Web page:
Hugh’s Credentialing Digest – Credentials Committee Organization and Management
Recently, while watching a credentials committee in action, I was struck by the lack of organization and committee management evident in the room.
Below are a few of my observations:
• The chair arrived late and immediately began a conversation with another member about a patient.
• Of the eight appointed members, only four were present.
• The 67 files in need of review [nine appointments, four locums, eleven advanced practice registered nurses (APRNs) or physician assistants (PAs) and 43 reappointments] had not been pre-reviewed by the chair, who proceeded simply to hand them out to the members, expecting review.
• Members searched for items to review and, astoundingly, asked the most basic questions, such as, “Where is the license or certification?” and “Have we conducted an NPDB check yet?” The most interesting comment came from a member who arrived late: “We should just lose this application—I know this guy!”
• When reviewing the application of an APRN, one member mused about how a particular staff member could actually supervise so many APRNs or PAs.
• The chair, upon noticing the time, called for recommendations and, within a matter of seconds, all files were approved for forwarding to the medical executive committee (MEC).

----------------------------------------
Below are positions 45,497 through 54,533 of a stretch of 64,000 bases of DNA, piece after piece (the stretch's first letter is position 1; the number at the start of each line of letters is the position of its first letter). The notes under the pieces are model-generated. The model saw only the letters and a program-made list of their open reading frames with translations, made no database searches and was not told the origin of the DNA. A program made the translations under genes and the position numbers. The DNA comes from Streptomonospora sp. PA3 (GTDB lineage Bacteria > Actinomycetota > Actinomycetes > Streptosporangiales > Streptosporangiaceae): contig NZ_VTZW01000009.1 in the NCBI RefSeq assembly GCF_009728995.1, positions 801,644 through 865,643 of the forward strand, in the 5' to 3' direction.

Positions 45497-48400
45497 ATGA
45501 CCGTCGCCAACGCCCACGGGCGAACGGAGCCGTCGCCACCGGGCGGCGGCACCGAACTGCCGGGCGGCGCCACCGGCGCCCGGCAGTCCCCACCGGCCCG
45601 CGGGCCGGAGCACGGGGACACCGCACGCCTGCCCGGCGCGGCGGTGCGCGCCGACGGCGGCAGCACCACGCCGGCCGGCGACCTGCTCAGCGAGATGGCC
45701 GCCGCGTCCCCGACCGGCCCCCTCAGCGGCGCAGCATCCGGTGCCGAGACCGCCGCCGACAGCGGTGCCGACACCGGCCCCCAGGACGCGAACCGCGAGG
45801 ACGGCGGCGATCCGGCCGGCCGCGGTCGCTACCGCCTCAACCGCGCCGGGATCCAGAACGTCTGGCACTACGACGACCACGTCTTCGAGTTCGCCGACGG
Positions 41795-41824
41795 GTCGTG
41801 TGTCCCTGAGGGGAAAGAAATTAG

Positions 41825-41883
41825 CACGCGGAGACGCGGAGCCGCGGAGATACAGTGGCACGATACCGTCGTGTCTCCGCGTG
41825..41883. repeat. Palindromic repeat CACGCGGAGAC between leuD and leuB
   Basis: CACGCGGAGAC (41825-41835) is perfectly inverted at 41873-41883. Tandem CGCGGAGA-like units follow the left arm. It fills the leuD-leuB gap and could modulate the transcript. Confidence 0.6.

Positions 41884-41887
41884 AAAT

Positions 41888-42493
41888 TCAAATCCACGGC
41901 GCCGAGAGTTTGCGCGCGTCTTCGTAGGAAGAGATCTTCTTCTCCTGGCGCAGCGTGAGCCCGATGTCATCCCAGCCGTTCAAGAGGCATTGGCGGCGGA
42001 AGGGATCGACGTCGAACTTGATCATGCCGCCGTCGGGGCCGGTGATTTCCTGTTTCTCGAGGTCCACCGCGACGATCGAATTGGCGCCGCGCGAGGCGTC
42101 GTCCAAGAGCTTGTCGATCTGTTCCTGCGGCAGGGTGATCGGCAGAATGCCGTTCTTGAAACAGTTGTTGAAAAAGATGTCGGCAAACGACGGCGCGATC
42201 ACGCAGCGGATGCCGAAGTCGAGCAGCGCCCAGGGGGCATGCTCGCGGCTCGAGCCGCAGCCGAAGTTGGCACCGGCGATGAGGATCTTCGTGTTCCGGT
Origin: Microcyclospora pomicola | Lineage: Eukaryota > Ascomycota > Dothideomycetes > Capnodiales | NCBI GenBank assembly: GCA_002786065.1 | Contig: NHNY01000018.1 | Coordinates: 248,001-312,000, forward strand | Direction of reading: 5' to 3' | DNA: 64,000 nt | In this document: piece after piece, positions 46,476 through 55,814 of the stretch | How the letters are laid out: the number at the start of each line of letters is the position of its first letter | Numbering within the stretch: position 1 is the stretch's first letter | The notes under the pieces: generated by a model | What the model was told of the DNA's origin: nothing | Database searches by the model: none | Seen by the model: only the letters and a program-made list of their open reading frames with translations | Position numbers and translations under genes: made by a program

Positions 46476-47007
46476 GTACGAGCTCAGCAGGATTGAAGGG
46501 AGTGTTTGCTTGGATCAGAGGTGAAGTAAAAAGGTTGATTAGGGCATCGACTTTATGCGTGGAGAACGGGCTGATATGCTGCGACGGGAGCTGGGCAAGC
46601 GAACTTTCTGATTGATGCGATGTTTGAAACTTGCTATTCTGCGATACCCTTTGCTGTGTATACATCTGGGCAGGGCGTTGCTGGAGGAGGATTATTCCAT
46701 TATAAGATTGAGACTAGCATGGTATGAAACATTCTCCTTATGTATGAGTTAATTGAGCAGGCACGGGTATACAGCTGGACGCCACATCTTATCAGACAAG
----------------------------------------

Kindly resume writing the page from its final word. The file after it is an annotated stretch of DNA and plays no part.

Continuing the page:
• Exactly 47 minutes after the meeting began, the chair simply said, “Meeting over. Thanks everyone,” and left.
• The medical staff professional (MSP) was left to collect all the files, rearrange them and otherwise restore them to some semblance of organization.
• One member hung around for a few minutes and asked the MSP if the hospital really needed this many locums physicians.
• Most lunches were hardly touched.
What should have happened?
- 1. The chair should have reviewed the agenda in advance, should have worked with the MSP to categorize all files into one of three groups: no brainers; needs careful review and discussion; and needs more work prior to committee review. This would have resulted in the need for review of only one file, that of a physician up for reappointment who had not had any clinical activity for the past three years. (He was recommended for reappointment along with the other 43 reappointments, without discussion.)
2. The chair should have arrived in advance and greeted and thanked members, thus demonstrating the importance of the committee’s work.
3. Any file in need of review should have had such review in advance, with the reviewer leading the discussion regarding action.
4. Questions about the “need for more practitioners” should have been resolved in advance, through a planning process. Credential review is not the time to debate whether a physician or specialty is needed.
5. All members should have been educated about the process so they fully understood that files not containing basic material would not be presented. (This does beg the question, “What is a credentials committee’s function?” See my corresponding article addressing its evolving role.)
6. Lunch should not have been served.
The above does not represent a typical credentials committee, but it does suggest that, at least in some cases, the process continues to demand greater attention and also that committee members must be well-oriented and managed by a well-trained and experienced chair and medical staff credentials assistant/manager.
See another post by Hugh Greeley on Embracing Change.